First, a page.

Photos found in the public domain and C&S copyright

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  1. I’ve still got a couple of years to go until I need to seriously revise my cake intake. I’m dreading the prospect 🙁

    October 2, 2013
    • Cake is good. Sometimes I will have cake in lieu of dinner. Does wonder for my morale.

      October 2, 2013
  2. My girl Iman tells me she weighs 6kgs more than her ‘ideal’ weight when she was a model – because she looks and feels better on it. Sofia Loren always said that when you get to 50 you have to choose between face and figure. We’ve seen it in ourselves: the minute we get too thin – we look haggard. So that’s an easy one. Besides – you could put on 5kgs and still be super skinny.

    Yep – I am all about the drugs – at least those that make you feel better. Recreational – you know I can’t be assed with. And I get what you are saying about wanting to embrace a natural approach – but if that means that 5, 6, 10 or 20 years of your life are mostly miserable … where’s the upside? My existence is shitty – but, hey, all good – because it’s naturally shitty?

    If your concern in taking HRT is that your womb/ovarian/breast cancer risk is increased, I get that too … the research is huge on this subject. And does indicate a link. But to what extent and for whom needs to be clarified. Womb/Ovarian cancers seemed to have no marked causal link to HRT – but Breast Cancer is a bit more evident.

    An overview study in 2012 looked at 23 large studies that monitored the effects of using HRT for a year or more. It supported earlier findings that combined HRT increases the risk of breast cancer in women over the age of 65. There’s a summary of this research on the Cochrane library website, see below.

    Indications in the UK arm of the study were that combined HRT could be cited as the cause of breast cancer in 3% of the women affected. Oestrogen only HRT added another 1%. Then there are all the other genetic/environmental factors that come into play. Which may have heightened the cancer risk independently of HRT. So it’s a crap shoot – with fairly low odds.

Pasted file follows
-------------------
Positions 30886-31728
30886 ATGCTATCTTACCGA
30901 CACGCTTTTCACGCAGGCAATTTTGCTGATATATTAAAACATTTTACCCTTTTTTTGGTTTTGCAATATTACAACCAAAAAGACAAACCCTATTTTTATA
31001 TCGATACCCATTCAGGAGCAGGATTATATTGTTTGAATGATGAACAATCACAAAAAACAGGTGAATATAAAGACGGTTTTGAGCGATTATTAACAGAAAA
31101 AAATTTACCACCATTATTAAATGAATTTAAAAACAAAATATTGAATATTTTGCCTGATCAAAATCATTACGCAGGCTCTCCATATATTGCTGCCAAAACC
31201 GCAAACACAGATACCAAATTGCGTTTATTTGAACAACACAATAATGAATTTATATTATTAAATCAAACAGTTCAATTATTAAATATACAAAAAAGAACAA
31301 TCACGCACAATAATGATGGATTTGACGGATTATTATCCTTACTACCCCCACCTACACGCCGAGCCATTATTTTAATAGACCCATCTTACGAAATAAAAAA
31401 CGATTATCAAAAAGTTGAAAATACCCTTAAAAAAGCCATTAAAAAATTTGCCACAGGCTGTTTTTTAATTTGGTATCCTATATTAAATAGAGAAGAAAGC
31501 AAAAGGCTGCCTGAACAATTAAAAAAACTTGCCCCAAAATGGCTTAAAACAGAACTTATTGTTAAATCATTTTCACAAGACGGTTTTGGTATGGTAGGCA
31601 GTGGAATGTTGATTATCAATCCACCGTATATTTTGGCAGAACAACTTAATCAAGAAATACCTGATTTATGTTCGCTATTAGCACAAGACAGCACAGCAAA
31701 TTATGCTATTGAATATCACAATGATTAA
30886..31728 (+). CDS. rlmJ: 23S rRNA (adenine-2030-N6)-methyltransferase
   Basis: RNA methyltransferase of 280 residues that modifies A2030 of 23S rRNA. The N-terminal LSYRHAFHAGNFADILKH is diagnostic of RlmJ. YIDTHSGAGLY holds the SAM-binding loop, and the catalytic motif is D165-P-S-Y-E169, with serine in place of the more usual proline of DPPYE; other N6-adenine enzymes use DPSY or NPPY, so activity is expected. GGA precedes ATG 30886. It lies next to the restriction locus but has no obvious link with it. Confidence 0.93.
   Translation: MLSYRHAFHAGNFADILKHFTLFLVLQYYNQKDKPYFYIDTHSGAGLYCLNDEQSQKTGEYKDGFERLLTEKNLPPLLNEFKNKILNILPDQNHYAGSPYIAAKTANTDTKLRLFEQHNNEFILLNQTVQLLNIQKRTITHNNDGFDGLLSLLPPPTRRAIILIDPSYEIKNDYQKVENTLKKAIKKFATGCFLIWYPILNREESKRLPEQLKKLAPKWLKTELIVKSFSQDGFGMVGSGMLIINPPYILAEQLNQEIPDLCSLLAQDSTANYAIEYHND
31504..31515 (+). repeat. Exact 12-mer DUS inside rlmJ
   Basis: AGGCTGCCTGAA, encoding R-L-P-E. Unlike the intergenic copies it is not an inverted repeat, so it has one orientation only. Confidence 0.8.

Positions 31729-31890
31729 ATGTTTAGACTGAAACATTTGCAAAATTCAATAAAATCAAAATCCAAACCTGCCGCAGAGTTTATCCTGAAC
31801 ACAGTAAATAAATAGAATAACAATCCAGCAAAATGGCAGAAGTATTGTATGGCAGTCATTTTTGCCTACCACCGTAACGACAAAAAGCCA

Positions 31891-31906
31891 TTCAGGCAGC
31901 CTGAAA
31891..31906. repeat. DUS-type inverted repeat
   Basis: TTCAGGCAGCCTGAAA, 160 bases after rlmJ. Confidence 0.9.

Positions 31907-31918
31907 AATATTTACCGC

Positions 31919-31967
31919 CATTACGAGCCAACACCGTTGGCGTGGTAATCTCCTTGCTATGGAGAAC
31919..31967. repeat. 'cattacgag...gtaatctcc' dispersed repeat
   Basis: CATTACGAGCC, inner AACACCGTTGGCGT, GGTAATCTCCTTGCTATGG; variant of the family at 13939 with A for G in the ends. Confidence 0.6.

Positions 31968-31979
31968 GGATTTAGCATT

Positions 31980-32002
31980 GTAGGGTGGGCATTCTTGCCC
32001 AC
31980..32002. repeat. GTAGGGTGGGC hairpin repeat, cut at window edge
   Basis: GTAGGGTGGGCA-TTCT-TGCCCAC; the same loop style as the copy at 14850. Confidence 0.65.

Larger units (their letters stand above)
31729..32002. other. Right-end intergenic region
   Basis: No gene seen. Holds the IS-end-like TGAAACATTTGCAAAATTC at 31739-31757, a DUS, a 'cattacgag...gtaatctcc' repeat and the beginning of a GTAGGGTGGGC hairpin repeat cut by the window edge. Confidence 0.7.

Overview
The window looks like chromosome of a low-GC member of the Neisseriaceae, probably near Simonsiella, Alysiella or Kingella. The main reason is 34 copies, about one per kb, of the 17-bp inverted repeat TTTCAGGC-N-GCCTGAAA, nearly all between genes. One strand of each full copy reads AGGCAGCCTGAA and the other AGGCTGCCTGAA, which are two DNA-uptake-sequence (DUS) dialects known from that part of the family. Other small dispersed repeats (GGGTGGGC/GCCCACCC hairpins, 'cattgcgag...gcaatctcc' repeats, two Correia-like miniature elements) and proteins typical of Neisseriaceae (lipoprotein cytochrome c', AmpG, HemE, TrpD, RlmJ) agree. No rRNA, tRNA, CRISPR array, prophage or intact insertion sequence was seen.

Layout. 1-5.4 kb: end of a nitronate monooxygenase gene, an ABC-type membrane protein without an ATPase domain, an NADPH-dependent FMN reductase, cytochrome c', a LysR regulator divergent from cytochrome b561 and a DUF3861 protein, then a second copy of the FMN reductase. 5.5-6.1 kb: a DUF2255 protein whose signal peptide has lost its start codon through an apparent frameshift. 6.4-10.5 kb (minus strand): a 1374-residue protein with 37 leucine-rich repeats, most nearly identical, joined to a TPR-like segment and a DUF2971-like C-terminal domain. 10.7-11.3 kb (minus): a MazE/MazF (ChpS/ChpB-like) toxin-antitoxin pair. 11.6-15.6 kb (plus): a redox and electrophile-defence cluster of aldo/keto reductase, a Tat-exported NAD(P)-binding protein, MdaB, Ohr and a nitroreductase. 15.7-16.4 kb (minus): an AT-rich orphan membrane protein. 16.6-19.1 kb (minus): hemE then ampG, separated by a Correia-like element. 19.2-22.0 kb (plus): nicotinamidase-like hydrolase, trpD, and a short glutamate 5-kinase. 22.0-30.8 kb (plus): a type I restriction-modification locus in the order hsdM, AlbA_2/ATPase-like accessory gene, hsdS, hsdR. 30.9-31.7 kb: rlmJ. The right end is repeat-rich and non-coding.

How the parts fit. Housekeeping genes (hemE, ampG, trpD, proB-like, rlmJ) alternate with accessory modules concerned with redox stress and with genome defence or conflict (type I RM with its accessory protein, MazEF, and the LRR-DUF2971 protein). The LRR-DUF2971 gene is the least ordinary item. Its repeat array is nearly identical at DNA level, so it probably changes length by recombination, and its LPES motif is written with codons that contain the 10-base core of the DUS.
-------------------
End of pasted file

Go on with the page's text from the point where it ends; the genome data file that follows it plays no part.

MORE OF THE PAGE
Women who have had breast cancer are not usually prescribed HRT because studies have shown that it can increase the risk of re-occurence. But some breast specialists will prescribe it if a woman with breast cancer is having very severe menopause symptoms that nothing else has helped. (See the Cancer Research UK website below.)

    And I think that says it all: if the severity of menopausal symptoms are so debilitating that life is all round miserable and will continue to be so for an indeterminate period: HRT could be the way to go. Even if it increases your risk of cancer. Being in a permanent state of abject and sweaty anxiety is no way to live.

    At least not for me.

    The great thing is we can chart how we do over the next decade. See you on the sofa my hot flush friend.

    October 2, 2013
    • I am being such a chicken about it. I suppose it’s just a symptom of my reluctance to accept old age. I read a lot about HRT and, in truth, the research is indeed mixed and it all comes down to you and your doctor. Other than breast cancer survivors, it’s a mixed bag of results depending on so many different factors. I hope it won’t be so bad but my ob-gyn did tell me that how our mothers went through menopause is a good predictor on how we will do. I will make sure to have some Campari always handy.

      October 2, 2013
      • silvia

        You are not a chicken, you are scared that a) it is something you can’t control, b) all your efforts to get the perfect shape will vanish.
        Sofagirl is right if you get 5 kg you’ll look as great as you do now and in addition you’ll get back an important part of your body I told you it’s a shame it’s missing.
        On the other hand I found omeopathic treatments excellent for perimenopausal symptoms and I’m with you if more natural options work than fine, if they don’t there is always old allopathic remedies we can turn to.
        In my family there are no cancer cases, my mom was on HRT for several years and she’s doing fine.

        October 3, 2013